Get Your Ass Into It! – Glutes Are Not Just for Sitting On

“Get your ass into it!” yells your coach as you half heartedly go through the motions of a workout or practice.  Does he really mean to use your butt muscles, or more metaphorically to put more effort into your movements?  The answer is likely a little of both, and you know that from way back when.

Let’s drill down into why “using your ass” in sports and gym exercises is critical to power, strength, and speed.  Regardless of your age and talent level, being able to successfully incorporate the glutes can transform your workouts, give you more distance off the tee, and allow you to hammer that ace first serve.  Unfortunately, most executives, professionals, and older adults use their glutes for resting their body weight on, aka, sitting a majority of the day.  Obviously sitting does nothing to make the glutes stronger.  Sitting makes your glutes lengthened and more difficult to generate power for working out and playing any sports.  Most people don’t know the potential that lies in the biggest muscle on their body.

Photo by Ketut Subiyanto on Pexels.com

The main function of your glutes is to extend your hips.  The easiest way to explain it is standing up.  When you stand up from a seated position, your glutes contract along with your quadriceps, to get you off the chair.  Most people over rely on their quadriceps for these movements, which are shortened and tight due to sitting hours daily.  The quadriceps cannot generate the power and strength of the glute muscles when they are shortened, and often lead to knee-cap pain when they dominate in pushing movements. 

Training the glutes to be the prime power generator is not simply doing squats, lunges, and deadlifts till they fall off.  It starts with smaller isolated exercises like lying face down and raising your straight leg high as you can off the ground.  Another move called a bird dog helps to activate your glutes and your rear shoulder muscles.  Being able to contract your glutes for full hip extension takes the strain off your quadriceps and knees, allowing for more range of motion for any squatting movements.  This also means picking up a bag of mulch or dog food from the ground easier and putting less stress on your lower back.  Being an athlete in the game of life isn’t always about lifting weights or playing sports, it’s about doing life’s activities easier and more often.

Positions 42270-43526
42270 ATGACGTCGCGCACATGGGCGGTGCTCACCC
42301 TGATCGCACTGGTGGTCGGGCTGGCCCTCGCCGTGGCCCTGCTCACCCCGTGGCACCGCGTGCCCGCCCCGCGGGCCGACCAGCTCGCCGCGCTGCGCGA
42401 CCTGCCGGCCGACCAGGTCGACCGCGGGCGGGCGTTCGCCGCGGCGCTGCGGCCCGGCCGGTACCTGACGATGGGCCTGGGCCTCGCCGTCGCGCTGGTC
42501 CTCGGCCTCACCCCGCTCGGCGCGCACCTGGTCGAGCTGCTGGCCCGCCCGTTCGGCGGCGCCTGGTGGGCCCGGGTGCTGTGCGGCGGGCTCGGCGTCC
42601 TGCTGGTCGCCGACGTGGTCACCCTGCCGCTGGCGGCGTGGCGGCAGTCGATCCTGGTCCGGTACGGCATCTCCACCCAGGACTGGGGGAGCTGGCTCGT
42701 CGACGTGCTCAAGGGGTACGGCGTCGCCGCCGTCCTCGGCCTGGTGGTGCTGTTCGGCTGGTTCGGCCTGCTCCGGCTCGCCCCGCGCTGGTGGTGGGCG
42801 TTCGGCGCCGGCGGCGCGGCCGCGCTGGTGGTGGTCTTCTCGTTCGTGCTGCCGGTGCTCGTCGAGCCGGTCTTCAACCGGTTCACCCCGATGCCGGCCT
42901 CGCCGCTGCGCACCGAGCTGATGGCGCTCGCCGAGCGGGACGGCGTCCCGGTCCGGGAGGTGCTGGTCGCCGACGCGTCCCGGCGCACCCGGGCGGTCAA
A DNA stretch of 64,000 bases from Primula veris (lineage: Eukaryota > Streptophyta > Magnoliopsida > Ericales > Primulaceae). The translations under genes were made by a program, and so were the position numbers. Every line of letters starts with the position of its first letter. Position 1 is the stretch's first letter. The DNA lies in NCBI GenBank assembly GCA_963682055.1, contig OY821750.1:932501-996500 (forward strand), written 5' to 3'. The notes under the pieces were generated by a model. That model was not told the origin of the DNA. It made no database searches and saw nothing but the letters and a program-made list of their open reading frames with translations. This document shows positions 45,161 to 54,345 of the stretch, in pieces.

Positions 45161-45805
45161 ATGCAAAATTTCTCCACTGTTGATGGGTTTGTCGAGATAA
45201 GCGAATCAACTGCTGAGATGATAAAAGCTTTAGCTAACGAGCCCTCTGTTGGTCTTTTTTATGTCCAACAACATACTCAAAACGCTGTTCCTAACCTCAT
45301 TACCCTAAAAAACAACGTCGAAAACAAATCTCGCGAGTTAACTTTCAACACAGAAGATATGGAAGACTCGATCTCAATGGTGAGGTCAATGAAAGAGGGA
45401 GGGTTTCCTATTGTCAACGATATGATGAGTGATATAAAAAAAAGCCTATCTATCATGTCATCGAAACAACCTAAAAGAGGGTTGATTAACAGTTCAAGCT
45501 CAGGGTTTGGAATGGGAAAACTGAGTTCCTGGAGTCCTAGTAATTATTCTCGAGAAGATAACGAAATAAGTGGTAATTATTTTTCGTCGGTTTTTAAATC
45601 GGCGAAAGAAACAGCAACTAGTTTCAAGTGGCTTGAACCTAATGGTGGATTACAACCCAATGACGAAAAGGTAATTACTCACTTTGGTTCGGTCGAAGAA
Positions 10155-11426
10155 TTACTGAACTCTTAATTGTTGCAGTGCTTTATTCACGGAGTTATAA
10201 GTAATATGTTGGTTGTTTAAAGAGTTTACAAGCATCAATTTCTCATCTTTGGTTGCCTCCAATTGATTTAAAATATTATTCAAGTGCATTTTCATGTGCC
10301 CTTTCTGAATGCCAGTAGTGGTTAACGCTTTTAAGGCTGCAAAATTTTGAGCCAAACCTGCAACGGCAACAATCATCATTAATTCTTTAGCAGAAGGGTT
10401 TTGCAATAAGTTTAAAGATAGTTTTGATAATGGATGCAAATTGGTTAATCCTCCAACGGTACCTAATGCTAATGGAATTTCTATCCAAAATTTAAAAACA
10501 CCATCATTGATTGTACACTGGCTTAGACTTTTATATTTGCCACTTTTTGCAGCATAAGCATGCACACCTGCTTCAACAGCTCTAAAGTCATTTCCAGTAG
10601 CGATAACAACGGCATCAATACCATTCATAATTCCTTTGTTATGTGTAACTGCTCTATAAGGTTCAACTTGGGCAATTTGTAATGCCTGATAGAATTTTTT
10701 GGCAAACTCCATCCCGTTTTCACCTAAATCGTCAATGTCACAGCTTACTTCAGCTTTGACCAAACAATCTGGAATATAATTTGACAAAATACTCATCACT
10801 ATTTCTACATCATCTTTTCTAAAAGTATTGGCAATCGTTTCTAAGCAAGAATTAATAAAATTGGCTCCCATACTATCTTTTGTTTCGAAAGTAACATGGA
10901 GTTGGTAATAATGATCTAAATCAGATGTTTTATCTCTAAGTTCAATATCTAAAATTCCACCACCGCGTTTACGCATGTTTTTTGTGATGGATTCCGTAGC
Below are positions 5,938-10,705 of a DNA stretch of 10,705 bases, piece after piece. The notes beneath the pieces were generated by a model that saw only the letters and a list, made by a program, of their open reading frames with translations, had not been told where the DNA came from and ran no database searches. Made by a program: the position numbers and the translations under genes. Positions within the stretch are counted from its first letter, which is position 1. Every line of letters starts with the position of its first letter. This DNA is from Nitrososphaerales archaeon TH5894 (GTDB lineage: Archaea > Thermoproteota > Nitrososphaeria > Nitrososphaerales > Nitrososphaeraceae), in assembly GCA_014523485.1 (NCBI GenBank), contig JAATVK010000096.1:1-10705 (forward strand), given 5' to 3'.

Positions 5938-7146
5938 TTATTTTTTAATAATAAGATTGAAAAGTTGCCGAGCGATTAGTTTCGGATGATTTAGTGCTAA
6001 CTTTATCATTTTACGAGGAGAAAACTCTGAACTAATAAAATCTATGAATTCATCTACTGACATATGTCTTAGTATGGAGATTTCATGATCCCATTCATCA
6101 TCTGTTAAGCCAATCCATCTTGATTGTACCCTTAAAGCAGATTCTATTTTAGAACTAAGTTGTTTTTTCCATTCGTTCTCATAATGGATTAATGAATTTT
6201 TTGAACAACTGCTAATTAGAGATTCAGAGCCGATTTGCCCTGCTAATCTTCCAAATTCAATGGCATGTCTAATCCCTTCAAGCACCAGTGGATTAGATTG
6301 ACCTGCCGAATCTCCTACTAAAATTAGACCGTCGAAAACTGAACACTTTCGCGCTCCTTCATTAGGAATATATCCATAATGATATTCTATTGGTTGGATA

Photo by Florian Doppler on Pexels.com

For women, they love training glutes for that curvy look.  Aesthetics are important and I’d be telling a lie saying I don’t look at a woman’s butt that’s shapely.  Ladies, you look at women’s butts too AND men’s.  Everyone knows it. From a functional standpoint, learning how to activate your glutes helps you to stand up taller, shift your weight in a golf swing for more distance, explode into an overhand smash and serve, and sprint faster in a race.  Look at a Thoroughbred’s rear legs and glutes.  That’s what powers those amazing animals to run at the speeds they do.  Once you learn to activate the glutes in a lunge, squat, and deadlift, your lifting amount increases while chance of injury decreases. 

To learn how to train your glutes as part of a total body exercise program, sign up for my executive or active aging coaching program at mattpeale.com.  I just scratched the surface in this blog on why getting your ass into it is the game changer your posture and athletic performance need.  You can take any tennis or golf lessons you want, unless you learn from me how to activate the muscles you sit on all day, you’re missing out on your potential.  Go to my site and invest a few minutes into what Competing as an Athlete in the Game of Life can do for you!

Attention Ladies Who Wear High Heels: Do Your Ankles Hurt? Let Me Tell You Why

Ladies can spend ungodly amount of money on shoes.  It blows my mind, honestly.  Heel sizes of all heights, shapes, and styles for a plethora of outfits to be worn once, multiple times, or a permanent fixture in the wardrobe rotation.  Not everyone has a separate closet dedicated to shoes, those that do are very proud of it.  Why do I choose to write a blog post on high heels?  Because the damage high heels can do for a woman’s ankles, knees, and hips can be detrimental to their fitness goals.

Photo by cottonbro on Pexels.com